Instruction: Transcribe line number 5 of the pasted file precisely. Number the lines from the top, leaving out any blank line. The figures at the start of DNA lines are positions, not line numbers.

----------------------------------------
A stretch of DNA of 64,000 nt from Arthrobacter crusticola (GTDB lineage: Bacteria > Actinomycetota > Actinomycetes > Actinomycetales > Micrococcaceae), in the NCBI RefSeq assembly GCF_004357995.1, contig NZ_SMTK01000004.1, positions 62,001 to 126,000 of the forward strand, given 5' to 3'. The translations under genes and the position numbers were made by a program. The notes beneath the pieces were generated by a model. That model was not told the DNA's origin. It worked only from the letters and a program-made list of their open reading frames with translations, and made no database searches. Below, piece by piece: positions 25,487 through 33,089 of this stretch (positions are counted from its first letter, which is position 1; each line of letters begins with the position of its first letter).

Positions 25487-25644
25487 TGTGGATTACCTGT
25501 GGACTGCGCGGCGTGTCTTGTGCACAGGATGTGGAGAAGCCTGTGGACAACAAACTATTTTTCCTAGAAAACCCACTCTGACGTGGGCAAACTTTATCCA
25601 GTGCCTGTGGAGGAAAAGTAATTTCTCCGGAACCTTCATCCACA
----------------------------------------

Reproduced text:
25601 GTGCCTGTGGAGGAAAAGTAATTTCTCCGGAACCTTCATCCACA